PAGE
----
UK-listed miner’s shares slide in response to China’s GDP data report
Gold miners Randgold Resources and Fresnillo also fell 2.1% and 2.4%, respectively.Reuters

Shares in British mining companies dealing in commodities such as gold, diamonds, platinum, copper, zinc and lead that are listed on the FTSE plunged on 19 October (Monday) after China reported its slowest economic growth since the 2008 global financial crisis. Some mining shares dropped to two-week lows. While Anglo American fell 4.9%, Glencore tumbled 3.2%, Rio Tinto was 1.2% lower, BHP Billiton slid 1.2% and Antofagasta was down 0.9%. Gold miners Randgold Resources and Fresnillo also fell 2.1% and 2.4% respectively.

Laith Khalaf, senior analyst at Hargreaves Lansdown, opined that the relatively poor performance of manufacturing could be the reason for the fall in mining stocks. Adding to the low China numbers, UBS said diamond prices were weak because of which Anglo American might face a further downside risk to earnings and that its third quarter revenues could decline as much as 50% due to lower demand for gems.

"It is a concern that cut diamond prices are still falling and there has been a material inventory build," a UBS analyst said. Analysts at Rapaport forecast third quarter sales at De Beers to fall about 67%.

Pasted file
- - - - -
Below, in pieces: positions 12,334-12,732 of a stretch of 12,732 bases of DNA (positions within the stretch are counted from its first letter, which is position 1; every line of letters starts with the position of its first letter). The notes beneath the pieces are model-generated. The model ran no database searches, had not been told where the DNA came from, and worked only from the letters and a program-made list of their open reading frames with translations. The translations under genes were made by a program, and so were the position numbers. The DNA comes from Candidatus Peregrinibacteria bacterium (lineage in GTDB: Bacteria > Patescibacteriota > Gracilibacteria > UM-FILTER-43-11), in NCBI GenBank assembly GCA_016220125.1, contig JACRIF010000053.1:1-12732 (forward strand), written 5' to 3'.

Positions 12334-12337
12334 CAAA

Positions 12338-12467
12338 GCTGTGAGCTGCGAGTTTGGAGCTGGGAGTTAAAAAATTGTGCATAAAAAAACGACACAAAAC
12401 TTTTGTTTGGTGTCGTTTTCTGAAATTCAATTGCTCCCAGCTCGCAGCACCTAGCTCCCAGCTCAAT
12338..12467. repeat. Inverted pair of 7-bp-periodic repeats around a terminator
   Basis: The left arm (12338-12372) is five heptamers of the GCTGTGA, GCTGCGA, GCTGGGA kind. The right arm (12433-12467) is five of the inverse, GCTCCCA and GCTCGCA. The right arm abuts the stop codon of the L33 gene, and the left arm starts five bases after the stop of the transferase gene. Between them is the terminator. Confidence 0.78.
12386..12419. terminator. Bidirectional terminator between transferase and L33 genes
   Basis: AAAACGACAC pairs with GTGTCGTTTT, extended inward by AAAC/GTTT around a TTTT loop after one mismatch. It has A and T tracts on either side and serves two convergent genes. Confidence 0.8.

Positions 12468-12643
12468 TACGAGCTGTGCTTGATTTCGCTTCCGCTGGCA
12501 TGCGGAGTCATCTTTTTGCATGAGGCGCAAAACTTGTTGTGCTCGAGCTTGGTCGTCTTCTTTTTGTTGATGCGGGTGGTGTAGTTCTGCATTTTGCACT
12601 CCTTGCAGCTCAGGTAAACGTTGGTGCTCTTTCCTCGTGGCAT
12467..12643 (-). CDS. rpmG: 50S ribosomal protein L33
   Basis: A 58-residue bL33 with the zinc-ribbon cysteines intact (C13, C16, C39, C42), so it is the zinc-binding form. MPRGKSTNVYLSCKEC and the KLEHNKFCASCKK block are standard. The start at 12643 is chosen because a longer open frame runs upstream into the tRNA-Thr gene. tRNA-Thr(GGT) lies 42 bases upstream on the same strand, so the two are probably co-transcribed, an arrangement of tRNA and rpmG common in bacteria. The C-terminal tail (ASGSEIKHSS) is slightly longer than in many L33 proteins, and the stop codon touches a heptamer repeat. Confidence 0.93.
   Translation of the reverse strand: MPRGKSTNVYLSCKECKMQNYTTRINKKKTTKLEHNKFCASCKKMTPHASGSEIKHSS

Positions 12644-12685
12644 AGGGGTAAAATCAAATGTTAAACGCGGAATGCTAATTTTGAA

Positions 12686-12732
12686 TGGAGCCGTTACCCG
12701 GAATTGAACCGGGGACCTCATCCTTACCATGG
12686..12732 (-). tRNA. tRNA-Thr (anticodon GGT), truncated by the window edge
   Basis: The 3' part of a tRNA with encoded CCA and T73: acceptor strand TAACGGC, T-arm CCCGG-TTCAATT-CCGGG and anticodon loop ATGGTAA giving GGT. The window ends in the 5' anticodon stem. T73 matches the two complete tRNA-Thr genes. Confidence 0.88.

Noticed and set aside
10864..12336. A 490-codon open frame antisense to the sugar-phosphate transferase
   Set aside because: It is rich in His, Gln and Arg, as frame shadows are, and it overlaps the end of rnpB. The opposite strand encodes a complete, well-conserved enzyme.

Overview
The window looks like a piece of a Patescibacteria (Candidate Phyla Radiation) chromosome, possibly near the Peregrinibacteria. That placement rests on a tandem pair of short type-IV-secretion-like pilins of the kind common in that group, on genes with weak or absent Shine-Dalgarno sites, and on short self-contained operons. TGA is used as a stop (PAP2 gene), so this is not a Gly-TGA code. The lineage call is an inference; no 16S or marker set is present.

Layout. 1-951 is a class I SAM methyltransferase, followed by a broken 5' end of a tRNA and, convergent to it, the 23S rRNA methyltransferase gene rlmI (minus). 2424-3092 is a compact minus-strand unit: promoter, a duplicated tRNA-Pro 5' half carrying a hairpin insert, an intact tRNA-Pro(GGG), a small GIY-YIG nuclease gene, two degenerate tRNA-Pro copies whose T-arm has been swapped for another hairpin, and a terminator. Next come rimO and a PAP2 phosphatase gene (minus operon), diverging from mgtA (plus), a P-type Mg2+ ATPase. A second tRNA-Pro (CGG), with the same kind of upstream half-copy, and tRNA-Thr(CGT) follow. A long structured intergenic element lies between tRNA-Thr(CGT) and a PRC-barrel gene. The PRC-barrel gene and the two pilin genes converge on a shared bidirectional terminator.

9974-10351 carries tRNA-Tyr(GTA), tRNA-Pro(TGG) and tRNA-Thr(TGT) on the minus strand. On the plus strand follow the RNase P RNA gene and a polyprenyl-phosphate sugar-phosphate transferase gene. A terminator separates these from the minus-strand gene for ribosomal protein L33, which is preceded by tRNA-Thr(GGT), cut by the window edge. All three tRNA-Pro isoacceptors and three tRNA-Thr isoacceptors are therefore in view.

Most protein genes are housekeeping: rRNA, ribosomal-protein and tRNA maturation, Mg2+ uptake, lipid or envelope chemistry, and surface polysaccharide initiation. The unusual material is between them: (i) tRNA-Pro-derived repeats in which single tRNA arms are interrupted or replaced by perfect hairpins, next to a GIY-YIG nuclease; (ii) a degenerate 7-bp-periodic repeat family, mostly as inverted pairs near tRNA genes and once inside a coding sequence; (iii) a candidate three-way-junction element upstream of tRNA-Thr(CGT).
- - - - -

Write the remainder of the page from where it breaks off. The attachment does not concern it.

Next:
Though overall, the FTSE 100 has rallied about 5% since the beginning of October, it is still down 10% from the record highs that the index reached in April. Chris Beauchamp, of IG, said: "It looks increasingly like the bounce of early October was a false dawn, and barring some kind of sustained revival in risk appetite, perhaps via fresh monetary stimulus, the sector is heading lower once again."

According to China's National Bureau of Statistics, the GDP of the world's second largest economy was 6.9% for the July-September period. Though this was better than analysts' estimate of 6.8%, it was lower than the government's full-year growth target of 7%. The GDP data confirmed weakness in industrial output casting a shadow over commodity firms.